India, Afghan govt could be behind gurdwara attack: analysts

Say unclear origins and motives of ISIK suggest the attack may have been a bid to derail US-Taliban deal

Our Correspondents April 01, 2020
Afghan security forces inspect near the site of an attack in Kabul, Afghanistan March 25, 2020. PHOTO: REUTERS/FILE

ISLAMABAD/ KARACHI: As the world grappled with a still growing COVID-19 pandemic, war-torn Afghanistan was hit with yet another tragedy last week. Gunmen and suicide bombers affiliated with the Islamic State stormed into a gurdwara in Kabul, killing 25 Sikh worshippers before the hour-long siege came to an end.

Before the dust could even settle, certain Indian publications began insinuating the attack was ‘Pakistan-backed bid to rupture Indo-Afghan ties’ without any evidence. But as fate would have it, the finger pointing was nipped in the bud by another Indian publication. In a report published just two days after the attack, India Today revealed one of the suicide bombers was an Indian national from Kerala. It also pointed out that as many as 98 families from Kerala had joined up with IS in Afghanistan.

The India Today revelations now paint a very different picture. According to prominent Pakistani analysts, the present of Indian IS recruits in Afghanistan and the timing of the attack suggest Indian agencies may be colluding with Ashraf Ghani’s government to both sabotage the Kartarpur Corridor and derail the US-Taliban deal.

‘Indian citizen carried out Kabul gurdawara carnage’

Speaking to The Express Tribune, Maj Gen (retd) Inamul Haque said the genesis of IS in Afghanistan an ‘enigma’. “It is very hard to pinpoint what the group’s ideological motive and endgame is,” he explained. “It is unclear who the real mastermind behind the group is. It almost seems as if the group was inserted in Afghanistan.”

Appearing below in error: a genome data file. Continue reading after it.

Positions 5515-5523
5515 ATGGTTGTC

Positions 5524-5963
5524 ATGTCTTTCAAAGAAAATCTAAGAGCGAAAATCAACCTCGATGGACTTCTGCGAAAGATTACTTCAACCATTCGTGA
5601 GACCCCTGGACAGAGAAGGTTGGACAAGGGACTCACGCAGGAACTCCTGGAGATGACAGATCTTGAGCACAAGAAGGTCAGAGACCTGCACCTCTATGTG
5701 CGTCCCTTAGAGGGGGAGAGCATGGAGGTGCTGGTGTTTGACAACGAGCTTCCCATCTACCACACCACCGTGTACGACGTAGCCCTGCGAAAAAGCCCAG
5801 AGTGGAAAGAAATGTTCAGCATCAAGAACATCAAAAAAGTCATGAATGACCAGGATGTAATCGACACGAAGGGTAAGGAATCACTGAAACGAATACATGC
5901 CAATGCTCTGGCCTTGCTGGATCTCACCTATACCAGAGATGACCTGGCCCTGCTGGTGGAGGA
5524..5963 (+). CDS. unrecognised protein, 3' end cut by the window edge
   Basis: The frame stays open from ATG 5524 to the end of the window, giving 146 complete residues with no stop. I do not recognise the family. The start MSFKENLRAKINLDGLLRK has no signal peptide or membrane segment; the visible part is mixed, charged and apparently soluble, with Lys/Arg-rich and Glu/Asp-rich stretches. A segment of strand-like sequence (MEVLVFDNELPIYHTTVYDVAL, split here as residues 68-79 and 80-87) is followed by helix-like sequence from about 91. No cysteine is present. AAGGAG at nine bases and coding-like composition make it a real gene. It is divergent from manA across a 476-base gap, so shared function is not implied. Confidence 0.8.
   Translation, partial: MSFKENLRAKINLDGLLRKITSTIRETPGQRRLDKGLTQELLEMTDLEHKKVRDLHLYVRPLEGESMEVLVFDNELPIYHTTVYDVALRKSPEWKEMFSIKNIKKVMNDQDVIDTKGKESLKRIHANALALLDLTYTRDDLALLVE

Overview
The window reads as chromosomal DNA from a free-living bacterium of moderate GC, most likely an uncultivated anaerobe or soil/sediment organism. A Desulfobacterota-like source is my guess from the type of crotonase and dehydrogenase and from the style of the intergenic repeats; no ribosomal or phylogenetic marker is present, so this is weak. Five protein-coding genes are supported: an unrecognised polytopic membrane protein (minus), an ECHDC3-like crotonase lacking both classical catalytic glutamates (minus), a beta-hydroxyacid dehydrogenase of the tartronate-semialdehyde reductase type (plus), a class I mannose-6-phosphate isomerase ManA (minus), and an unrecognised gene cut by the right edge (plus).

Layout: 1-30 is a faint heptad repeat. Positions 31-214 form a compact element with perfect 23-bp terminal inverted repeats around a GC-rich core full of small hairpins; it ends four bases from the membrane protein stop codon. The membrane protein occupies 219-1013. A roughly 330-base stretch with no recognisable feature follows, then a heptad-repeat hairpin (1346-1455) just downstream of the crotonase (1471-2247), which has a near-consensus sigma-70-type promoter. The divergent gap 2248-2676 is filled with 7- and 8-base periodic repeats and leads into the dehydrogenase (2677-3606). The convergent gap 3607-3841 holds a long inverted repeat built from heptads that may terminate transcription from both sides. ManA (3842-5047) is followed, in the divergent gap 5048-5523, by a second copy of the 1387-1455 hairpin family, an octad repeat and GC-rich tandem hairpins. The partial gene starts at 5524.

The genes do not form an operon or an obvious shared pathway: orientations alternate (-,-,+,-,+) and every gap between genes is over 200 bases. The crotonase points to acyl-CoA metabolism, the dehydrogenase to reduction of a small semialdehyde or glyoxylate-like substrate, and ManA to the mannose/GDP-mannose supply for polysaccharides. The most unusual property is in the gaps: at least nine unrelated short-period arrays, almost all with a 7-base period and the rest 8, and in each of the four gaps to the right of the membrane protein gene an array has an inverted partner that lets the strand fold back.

According to Gen Inam, far from being a monolith, there appeared to be different groups in Afghanistan operating under the IS banner. “IS first appeared in Afghanistan in 2014. At the time the US dismissed it as a breakaway group of the Pakistani Taliban due to the group’s limited operational ability,” he said. “Then there were the Orbaki militias, which were CIA-raised groups that operate outside the authority of the Afghan government.”

“Islamic State in Khorasan (ISIK), which claimed responsibility for the Kabul gurdwara attack, is now believed to be a 3,000-strong force entrenched in rural areas of Eastern Afghanistan. Its membership is believed to comprise both locals and foreigners, including former Pakistani Taliban and militants from Central Asia and the Middle East,” he added.

Lt-Gen (retd) Amjad Shoaib also suggested there were three different sets of groups in Afghanistan calling themselves IS. “The first one, which was composed almost entirely of Afghans who pledged allegiance to Abu Bakr al Baghdadi, has already been decimated by the US,” he said. “The second one is a network of groups backed by the CIA, and is currently dormant,” he told The Express Tribune, corroborating Inam’s assessment.